Homocysteine Metabolism Can Increase Your Folate and Vitamin B12 Needs
Your body’s ability to metabolize homocysteine into methionine also plays a role in determining how much folate and vitamin B12 you need to intake daily. Homocysteine is a protein that can cause cardiovascular issues, by inflaming and damaging blood vessels. Methionine is an amino acid and an important detoxification compound in the liver. It helps detoxify heavy metals and certain medications.
The genes 5-methyltetrahydrofolate-homocysteine methyltransferase reductase (MTRR) and 5-methyltetrahydrofolate-homocysteine methyltransferase (MTR) code for the enzymes, methionine synthase reductase and methionine synthase, respectively. These enzymes are needed to convert harmful homocysteine into safe methionine. These enzymes require folate and vitamin B12 to do this.
Depending on the genetic variants of MTR and MTRR you possess, determines how efficiently this process takes place. The less efficient the variation, the more vitamin B12 and folate you will need for this process, which means less folate and B12 for making WBCs. If you do not have enough vitamin B12 and folate, then homocysteine can accumulate and increase your risk of developing cardiovascular disease. Also, your liver’s detoxification processes will be impaired.
Summary of Vitamin Food Sources
Vitamin B12 sources- Beef Liver, Beef Kidney, Clams, Sardines, Beef steak, Tuna, Trout, Salmon, Dairy, Eggs. When purchasing a vitamin B12 supplement make sure that it is in the methylcobalamin form
5-MTHF sources- Spinach, Romaine Lettuce, Cauliflower, Asparagus, Broccoli, Kale, Cabbage, Strawberries, Oranges, grapefruit, Fermented foods such as kefir, water kefir, kombucha, sourdough bread, Brewer’s yeast, and Bell peppers. When purchasing a folate supplement make sure that it is in the 5-MTHF form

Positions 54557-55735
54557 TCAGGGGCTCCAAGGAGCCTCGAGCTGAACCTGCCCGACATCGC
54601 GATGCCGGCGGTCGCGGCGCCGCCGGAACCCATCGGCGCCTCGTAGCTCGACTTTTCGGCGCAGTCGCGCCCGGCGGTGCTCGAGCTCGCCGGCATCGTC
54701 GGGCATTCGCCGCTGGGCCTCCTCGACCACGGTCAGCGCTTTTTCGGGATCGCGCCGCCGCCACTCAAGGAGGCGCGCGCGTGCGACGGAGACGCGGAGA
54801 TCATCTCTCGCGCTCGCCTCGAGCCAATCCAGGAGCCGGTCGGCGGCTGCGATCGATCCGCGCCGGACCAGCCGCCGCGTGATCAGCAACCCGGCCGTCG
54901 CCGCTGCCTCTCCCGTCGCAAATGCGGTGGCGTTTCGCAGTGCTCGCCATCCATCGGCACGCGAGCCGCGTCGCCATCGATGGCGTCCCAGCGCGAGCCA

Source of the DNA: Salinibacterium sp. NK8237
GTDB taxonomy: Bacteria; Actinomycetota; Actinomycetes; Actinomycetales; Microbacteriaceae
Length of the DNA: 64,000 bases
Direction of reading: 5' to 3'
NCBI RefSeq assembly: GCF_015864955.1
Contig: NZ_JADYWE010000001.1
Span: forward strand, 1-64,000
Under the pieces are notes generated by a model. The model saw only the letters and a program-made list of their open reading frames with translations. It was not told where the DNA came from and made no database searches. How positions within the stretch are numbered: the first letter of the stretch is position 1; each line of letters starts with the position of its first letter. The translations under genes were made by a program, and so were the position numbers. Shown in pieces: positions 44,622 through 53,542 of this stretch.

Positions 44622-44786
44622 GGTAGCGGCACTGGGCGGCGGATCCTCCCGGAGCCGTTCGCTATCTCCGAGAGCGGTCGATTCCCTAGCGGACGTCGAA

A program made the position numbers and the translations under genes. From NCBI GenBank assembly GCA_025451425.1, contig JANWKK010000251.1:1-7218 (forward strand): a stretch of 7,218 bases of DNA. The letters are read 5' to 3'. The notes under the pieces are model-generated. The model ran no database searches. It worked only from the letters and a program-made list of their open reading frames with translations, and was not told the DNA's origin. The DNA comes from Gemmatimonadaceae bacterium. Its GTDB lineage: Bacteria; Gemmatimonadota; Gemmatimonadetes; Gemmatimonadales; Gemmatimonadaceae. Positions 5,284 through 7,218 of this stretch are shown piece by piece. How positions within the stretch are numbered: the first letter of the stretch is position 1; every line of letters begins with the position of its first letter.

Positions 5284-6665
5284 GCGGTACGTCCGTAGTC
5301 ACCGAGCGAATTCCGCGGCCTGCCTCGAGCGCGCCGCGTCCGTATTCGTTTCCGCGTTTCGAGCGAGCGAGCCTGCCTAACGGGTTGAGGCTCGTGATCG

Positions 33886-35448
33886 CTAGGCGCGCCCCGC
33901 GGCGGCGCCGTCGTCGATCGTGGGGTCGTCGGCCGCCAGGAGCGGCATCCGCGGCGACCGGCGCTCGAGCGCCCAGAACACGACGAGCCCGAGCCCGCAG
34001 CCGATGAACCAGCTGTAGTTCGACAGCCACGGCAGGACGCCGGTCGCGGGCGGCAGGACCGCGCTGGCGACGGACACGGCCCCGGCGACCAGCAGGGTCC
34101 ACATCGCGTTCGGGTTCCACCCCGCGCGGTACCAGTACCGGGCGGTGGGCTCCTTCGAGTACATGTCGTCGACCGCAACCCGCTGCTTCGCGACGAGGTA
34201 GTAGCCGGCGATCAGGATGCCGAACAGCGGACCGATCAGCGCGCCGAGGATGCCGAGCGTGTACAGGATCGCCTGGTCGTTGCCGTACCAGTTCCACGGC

Niacin sources- Beef Liver, Chicken Breast, Tuna, Salmon, Ground Beef, Avocados, Brown Rice, Whole Wheat, Mushrooms, Green Peas, White Potatoes
A great source of
5-MTHF and Methycobalamin
Which are the forms necessary for
those who have genetic variants
resulting in a decreased ability to
make 5-MTHF and Methylcobolamine.
is a great source of
niacin and Vitamin B12,
and many other vitamins
By Douglas Laboratories is a
sustained release form of niacin,
which allows you to get all the
benefits without the flushing.
Niacin is necessary to convert
Folate to tetrahydrofolate.
Want to Get Your Immune System Evaluated?
At our Manhattan office, we first order a blood exam (CBC with differentials) to see if your white blood cell count is low. If it is low, we make dietary and supplement recommendations. We then retest your blood after two months. Upon retesting, if it is has not increased, then we order a buccal (cheek) swab to test for genetic variants. We do kinesiology testing and treatments to determine which nutrients you need to correct the problem. Please call us at 212-286-2012 if you are interested.
MTHFR. Genetics Home Reference (GHR). November 2014. http://ghr.nlm.nih.gov/gene/MTHFR
Varga EA, Sturm AC, Misita CP & Moll S. Homocysteine and MTHFR Mutations: Relation to Thrombosis and Coronary Artery Disease. Circulation. 2005; 111:e289-e293. http://circ.ahajournals.org/content/111/19/e289.full.
Carmel R, Green R, Rosenblatt DS, Watkins D. Update on cobalamin, folate, and homocysteine. Hematology Am Soc Hematol Educ Program. 2003:62-81. Review. Citation on PubMed
Doolin MT, Barbaux S, McDonnell M, Hoess K, Whitehead AS, Mitchell LE. Maternal genetic effects, exerted by genes involved in homocysteine remethylation, influence the risk of spina bifida. Am J Hum Genet. 2002 Nov;71(5):1222-6. Epub 2002 Oct 9. Citation on PubMed or Free article on PubMed Central
Bosco P, Guéant-Rodriguez RM, Anello G, Barone C, Namour F, Caraci F, Romano A, Romano C, Guéant JL. Methionine synthase (MTR) 2756 (A --> G) polymorphism, double heterozygosity methionine synthase 2756 AG/methionine synthase reductase (MTRR) 66 AG, and elevated homocysteinemia are three risk factors for having a child with Down syndrome. Am J Med Genet A. 2003 Sep 1;121A(3):219-24. Citation on PubMed